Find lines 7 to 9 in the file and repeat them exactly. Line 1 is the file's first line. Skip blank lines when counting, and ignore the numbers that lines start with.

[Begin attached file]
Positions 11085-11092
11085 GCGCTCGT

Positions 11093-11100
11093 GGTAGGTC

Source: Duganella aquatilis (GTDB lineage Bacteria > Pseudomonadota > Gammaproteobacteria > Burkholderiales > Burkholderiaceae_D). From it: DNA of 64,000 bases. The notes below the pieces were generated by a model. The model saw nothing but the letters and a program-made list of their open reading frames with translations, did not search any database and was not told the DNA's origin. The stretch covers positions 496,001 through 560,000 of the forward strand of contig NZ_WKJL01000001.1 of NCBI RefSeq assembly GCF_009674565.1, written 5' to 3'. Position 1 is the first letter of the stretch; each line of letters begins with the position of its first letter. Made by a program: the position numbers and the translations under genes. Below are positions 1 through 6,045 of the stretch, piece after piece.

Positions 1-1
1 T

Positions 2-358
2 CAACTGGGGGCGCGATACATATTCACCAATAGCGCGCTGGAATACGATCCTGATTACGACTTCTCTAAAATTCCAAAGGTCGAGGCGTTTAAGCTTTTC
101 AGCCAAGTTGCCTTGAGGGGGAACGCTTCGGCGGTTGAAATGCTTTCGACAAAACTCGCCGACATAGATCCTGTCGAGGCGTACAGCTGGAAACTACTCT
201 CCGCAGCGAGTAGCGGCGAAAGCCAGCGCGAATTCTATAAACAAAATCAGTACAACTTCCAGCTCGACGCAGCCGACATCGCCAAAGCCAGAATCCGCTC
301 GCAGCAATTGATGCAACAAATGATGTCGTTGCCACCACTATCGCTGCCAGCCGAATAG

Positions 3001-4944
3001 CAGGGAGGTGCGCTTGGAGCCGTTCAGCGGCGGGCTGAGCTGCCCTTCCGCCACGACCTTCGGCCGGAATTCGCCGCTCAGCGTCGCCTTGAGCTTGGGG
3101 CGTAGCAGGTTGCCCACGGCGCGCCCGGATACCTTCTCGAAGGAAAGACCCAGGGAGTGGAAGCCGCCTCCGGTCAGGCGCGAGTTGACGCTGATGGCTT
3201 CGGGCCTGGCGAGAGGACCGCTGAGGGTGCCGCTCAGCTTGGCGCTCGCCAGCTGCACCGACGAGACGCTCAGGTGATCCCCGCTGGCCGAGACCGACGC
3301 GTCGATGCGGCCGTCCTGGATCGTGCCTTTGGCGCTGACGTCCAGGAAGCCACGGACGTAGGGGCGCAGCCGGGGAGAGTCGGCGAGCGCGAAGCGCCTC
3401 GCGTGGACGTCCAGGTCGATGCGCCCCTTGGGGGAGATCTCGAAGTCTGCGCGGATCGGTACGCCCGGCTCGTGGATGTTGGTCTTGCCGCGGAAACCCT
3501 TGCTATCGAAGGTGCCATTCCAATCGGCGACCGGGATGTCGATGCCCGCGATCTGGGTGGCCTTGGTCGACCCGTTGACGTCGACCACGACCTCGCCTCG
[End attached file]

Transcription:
1 T

Positions 2-358
2 CAACTGGGGGCGCGATACATATTCACCAATAGCGCGCTGGAATACGATCCTGATTACGACTTCTCTAAAATTCCAAAGGTCGAGGCGTTTAAGCTTTTC